2015 Lessons Learned: 3 Takeaways for Investors

January 4, 2016

2015 Lessons Learned: 3 Takeaways for Investors Photo

(Today’s post was written by Mark Heppenstall, who was recently promoted to become the Chief Investment Officer of Penn Mutual Asset Management. Congratulations, Mark. – Dave O’Malley)

Remarkably, despite numerous periods of extreme volatility across financial markets during 2015, the S&P 500 and 10-year Treasury yields will end the year almost exactly where they started. I expect heightened market volatility to continue into 2016 as investors question the sustainability of the U.S. economic expansion in the midst of global economic weakness, deflationary pressures and tighter domestic monetary policy.

However, before looking too far ahead into 2016, it is useful for all investors to look back and discover what lessons can be learned from the previous year. Investors should always pay close attention to Mark Twain's quote "History doesn't repeat itself, but it does rhyme" when making decisions. Here are a few key lessons investors learned (again) during 2015:

1) The laws of supply and demand still matter. The releveraging of corporate balance sheets during 2015 helped drive valuations for both the equity and credit markets. Debt-financed, shareholder-friendly activity (i.e. increased demand) in the form of share buybacks, higher dividends and M&A activity helped to support equity prices. Conversely, corporate bond spreads finished the year wider in response to record supply of new debt issuance. Equity markets will likely require more than just "financially engineered" earnings for growth during 2016.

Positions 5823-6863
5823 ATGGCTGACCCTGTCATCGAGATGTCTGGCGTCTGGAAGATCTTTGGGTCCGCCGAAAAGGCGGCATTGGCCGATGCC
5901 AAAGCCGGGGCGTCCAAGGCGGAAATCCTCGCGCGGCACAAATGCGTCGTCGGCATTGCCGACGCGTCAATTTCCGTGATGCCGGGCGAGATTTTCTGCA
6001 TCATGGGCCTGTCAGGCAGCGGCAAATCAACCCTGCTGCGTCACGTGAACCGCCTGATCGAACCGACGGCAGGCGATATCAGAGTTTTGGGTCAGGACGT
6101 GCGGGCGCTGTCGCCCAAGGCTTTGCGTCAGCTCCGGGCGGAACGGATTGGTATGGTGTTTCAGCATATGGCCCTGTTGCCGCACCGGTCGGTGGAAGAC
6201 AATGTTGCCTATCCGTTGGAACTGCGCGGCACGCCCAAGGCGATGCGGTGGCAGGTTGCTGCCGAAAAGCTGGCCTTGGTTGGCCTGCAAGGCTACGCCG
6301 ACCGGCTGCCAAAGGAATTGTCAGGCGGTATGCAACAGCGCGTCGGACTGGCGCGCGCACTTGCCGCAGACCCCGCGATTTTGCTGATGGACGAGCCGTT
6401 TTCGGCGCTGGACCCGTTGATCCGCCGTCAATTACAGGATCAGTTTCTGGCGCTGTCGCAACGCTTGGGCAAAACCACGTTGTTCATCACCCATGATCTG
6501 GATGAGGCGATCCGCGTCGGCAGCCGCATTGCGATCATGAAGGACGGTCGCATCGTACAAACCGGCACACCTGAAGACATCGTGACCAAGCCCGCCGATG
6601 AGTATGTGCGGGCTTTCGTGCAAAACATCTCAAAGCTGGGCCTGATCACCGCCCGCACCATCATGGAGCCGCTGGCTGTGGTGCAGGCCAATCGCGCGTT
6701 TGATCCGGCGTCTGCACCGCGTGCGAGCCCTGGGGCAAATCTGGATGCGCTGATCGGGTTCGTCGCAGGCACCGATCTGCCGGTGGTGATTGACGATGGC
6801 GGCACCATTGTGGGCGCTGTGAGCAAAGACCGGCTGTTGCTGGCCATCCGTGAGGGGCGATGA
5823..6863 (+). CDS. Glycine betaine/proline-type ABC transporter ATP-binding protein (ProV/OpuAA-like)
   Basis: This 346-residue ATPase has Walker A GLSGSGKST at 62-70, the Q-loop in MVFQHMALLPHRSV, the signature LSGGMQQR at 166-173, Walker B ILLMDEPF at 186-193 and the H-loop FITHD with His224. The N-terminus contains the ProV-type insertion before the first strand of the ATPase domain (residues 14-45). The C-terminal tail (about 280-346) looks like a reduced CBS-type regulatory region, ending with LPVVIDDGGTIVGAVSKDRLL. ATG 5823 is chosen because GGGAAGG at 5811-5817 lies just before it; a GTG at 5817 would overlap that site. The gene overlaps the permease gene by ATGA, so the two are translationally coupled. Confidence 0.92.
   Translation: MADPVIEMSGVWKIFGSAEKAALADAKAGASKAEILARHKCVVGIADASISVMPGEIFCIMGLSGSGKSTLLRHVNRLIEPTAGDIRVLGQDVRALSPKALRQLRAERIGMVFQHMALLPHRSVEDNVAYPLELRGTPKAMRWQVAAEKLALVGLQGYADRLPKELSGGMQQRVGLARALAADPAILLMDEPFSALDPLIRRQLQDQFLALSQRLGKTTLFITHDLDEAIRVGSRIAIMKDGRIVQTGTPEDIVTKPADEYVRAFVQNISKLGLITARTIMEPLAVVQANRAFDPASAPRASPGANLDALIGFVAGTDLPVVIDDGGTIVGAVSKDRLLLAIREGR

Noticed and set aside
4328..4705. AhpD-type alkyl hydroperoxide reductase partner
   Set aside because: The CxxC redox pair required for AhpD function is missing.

2) Don't try to catch a falling knife. The energy and metals & mining sectors struggled from the very beginning of 2015 and finished the year even weaker. What appeared to be attractive entry points for stocks and bonds tied to the commodity markets were always followed by even better entry points later. Look for signs of sustained strength in a struggling sector before "jumping in with both feet."

3) The world is flat (and getting flatter). Global markets are playing an increasingly important role driving valuations of U.S. financial assets. January's historic rally in long-term Treasury bonds was led by a sharp decline in European bond yields. With negative interest rates now commonplace across the Eurozone, U.S. bond investors need to maintain a close eye on global interest rates for clues about where U.S. rates are headed.

One year wiser, I am looking forward to another successful year for Penn Mutual Asset Management in 2016!

Tags: Monday Morning O'Malley | S&P 500 | 10-Year Treasury | 2015 Outlook | Energy | Share buybacks | M&A | Credit spreads | Metals & Mining | Eurozone

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